The Sutherland Institute is not the only ones calling for stronger families. Linda and Richard Eyre have written a book with the claim that “strong families equal strong economy and strong society. Their book is titled The Turning: Why the State of the Family Matters, and What the World Can do About It.” The Eyres make the following three points in their book: (1) Households or family groups are the basic unit of society, not individuals. (2) Families have declined more in the last 50 years than in the previous 6,000 years. (3) The increase in social problems directly corresponds with (and is caused by) the decline in functional families. According to the Eyres, strong families will bless this country and society.

Of course, it is one thing to talk about societal problems and declining families, and another thing all together to do something about it. When we are speaking, we like to tell our audiences that “the best thing you can do for this country, and for society at large, is to form a strong family and raise responsible kids.”

            We can follow the counsel of the experts on families and help our nation and society to prosper, or we can ignore them and face the opposite consequence. I intend to do everything that I can do to strengthen my family and other families. I hope that you will join the effort too.

Wednesday, July 19, 2017

Sabotaging Trump's Agenda

            Donald Trump has been in office six months tomorrow, but he has little to show for all his efforts. Congress seems to be the problem. Congress has approved a small percentage of his appointees. A Senate bill repealing and replacing Obamacare has once again been shelved. The wall on the southern U.S. border has little or no financing. It appears that Democrats are not the only factor in stopping the Trump agenda. Republicans are not supporting the President.

            Trump campaigned on “draining the swamp” but apparently did not realize the depth of the swamp. Establishment politicians, Democrats and Republicans, are fighting against him. The Blaze reports on statements made by Rush Limbaugh on a recent radio show. Limbaugh accused the “Washington establishment” of trying to stop the President with a “silent coup.” 

There was no way that this establishment was going to permit an outsider to come in and clean house and show how Washington can work and blow their cover for the last how many decades….

They were not going to contribute…. They were not going to make this easy for Trump….

We’re in the midst of a silent coup…. These people are trying to take this president out. And everybody understands that. So why in that circumstance do you think that the same people trying to destroy Donald Trump are going to help him get rid of Obamacare? Are going to help him reform the tax code? They’re not. They are going to have to be defeated, not worked with. There isn’t any cooperation.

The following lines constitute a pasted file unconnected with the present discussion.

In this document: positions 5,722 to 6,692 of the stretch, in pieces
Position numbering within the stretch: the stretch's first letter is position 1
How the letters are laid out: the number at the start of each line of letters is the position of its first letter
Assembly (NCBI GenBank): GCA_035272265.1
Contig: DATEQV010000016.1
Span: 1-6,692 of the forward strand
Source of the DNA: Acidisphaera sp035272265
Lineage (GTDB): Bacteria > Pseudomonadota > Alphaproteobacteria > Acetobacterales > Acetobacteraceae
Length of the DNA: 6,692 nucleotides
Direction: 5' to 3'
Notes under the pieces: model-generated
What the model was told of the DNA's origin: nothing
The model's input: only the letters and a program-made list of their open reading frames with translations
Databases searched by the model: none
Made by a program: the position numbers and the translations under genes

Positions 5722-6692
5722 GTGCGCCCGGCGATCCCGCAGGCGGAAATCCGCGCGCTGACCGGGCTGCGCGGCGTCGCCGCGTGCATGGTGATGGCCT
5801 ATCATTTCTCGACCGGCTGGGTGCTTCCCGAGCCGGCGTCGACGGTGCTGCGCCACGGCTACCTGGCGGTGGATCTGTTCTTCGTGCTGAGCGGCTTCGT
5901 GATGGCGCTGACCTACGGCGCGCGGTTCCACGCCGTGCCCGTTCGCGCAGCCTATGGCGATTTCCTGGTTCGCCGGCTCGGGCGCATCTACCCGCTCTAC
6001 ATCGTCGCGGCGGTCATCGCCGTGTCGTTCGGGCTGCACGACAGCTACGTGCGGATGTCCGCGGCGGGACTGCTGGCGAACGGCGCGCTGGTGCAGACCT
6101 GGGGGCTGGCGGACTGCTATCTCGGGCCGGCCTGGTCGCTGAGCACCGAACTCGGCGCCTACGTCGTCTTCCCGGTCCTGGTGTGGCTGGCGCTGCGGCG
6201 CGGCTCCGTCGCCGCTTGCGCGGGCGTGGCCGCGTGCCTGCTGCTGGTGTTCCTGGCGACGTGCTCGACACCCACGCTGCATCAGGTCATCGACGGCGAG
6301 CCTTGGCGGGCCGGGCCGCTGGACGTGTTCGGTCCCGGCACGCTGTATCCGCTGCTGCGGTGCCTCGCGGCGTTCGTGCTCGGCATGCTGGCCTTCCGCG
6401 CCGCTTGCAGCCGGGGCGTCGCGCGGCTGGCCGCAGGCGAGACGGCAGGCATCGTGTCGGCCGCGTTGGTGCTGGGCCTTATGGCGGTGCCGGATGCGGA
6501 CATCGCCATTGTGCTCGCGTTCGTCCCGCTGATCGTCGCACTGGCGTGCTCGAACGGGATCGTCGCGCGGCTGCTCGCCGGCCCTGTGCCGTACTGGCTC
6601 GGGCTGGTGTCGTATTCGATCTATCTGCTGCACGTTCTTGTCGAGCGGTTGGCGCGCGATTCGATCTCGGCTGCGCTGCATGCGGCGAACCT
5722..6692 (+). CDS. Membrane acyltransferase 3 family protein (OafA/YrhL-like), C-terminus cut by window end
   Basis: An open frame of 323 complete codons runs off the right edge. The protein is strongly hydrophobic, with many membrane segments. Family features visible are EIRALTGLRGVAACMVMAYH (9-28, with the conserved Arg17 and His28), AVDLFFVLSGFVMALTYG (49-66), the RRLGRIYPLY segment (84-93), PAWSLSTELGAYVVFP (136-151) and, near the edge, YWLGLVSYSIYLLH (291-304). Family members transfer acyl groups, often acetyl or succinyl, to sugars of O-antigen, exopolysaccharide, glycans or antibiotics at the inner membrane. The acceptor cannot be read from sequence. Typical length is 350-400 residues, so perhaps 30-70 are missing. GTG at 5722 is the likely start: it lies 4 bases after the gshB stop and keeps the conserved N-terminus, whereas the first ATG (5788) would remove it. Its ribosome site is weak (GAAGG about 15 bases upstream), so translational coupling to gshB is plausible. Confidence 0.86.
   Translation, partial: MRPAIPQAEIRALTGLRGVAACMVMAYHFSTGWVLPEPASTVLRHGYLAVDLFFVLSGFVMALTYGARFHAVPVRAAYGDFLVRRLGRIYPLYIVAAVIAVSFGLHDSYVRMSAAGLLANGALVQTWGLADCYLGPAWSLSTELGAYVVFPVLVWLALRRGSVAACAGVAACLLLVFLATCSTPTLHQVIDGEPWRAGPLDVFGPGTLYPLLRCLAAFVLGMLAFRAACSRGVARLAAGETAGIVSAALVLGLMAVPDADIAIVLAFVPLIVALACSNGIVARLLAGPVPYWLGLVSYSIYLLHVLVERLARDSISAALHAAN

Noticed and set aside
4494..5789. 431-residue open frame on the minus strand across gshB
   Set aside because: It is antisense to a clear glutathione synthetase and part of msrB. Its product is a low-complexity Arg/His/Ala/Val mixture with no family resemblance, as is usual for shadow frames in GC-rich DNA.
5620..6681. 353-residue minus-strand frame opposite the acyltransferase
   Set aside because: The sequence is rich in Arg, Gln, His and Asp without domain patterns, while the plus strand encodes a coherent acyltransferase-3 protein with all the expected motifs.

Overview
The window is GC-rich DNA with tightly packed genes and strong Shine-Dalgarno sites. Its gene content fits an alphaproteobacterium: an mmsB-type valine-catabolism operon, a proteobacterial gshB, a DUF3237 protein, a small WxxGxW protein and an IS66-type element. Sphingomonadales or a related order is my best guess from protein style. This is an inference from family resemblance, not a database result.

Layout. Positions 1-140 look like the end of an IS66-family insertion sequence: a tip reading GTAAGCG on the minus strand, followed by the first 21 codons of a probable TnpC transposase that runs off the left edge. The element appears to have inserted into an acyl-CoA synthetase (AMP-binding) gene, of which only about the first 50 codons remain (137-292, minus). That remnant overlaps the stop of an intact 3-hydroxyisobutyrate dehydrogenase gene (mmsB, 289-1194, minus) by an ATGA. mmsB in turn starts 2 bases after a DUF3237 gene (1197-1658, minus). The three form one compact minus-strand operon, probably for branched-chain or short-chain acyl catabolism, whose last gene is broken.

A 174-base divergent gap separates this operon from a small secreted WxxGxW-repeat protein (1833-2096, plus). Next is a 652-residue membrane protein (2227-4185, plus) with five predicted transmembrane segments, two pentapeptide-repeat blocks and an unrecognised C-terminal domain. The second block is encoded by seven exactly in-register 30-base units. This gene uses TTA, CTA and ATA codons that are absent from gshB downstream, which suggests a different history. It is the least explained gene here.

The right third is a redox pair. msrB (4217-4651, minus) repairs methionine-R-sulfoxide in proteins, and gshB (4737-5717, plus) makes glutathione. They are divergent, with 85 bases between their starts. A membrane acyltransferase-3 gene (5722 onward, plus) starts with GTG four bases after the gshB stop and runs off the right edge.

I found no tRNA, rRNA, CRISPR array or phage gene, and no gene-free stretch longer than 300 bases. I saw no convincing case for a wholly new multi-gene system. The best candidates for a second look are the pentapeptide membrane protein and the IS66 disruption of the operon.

This writer believes that Limbaugh is on to something. RINOs are sabotaging President Trump and making it impossible for him to fulfill his campaign promises. Voters gave the Republicans control of the House of Representatives, the Senate, and now the White House with the expectation that great things would happen. Trump and his cabinet have gotten rid of some of the swamp creatures, but there are many more than must be defeated. Voters can help Trump defeat them by voting them out of office.    

Tuesday, July 18, 2017

Wisest Person in My Life

            I received a different but interesting and appropriate gift for Mother’s Day. One of my daughters gifted me with a subscription to “StoryWorth.” The idea behind the subscription is for me to write the stories of my life. Each week my daughter will select a question, and the company will email it to me. I am supposed to write the answer to the question and send it back. The company will send the answer to my daughter as well as combining the answers into a book at the end of the year. I have not posted my story for a few weeks, so I thought I would share a little more of my life.

            Here is the question for Week 10: Who is the wisest person you’ve known? What have you learned from them? Wow! What a question! It is a good question, but it is one that I would have never considered. In fact, I had to give it a great deal of thought. There are many wise people in my life, people that I know personally. They include my parents and siblings, my children and grandchildren, nieces and nephews. They also include friends, teachers, and associates.

            I suppose that the wisest person in my life is my father. I chose him because his teachings seem to ring louder in my ears than any other. My father was a good man who lived the commandments of God to the best of his abilities. He would be the first person to say that he had many weaknesses, but he worked diligently to overcome them.

            My father was a man who lived the law of repentance. I know this because I saw the effects of the law in his life. He did not use a lot of cuss words, and he never took the Lord’s name in vain. However, I heard some words occasionally on the farm that were not appropriate. I do not remember him using that type of language after leaving the farm. I never heard my father use rough language around my mother.

            My father loved my mother dearly. He made it clear with his words and actions that she was the most important mortal in his life. There was never any doubt in my mind – or the minds of my siblings – about his feelings for her. There was also no doubt that we would be in serious trouble with him if we showed disrespect to his sweetheart – and he heard about it. I think that I saw him cry for the first time when she died in 1979. I felt much security in my childhood because I knew that my father and mother loved each other dearly.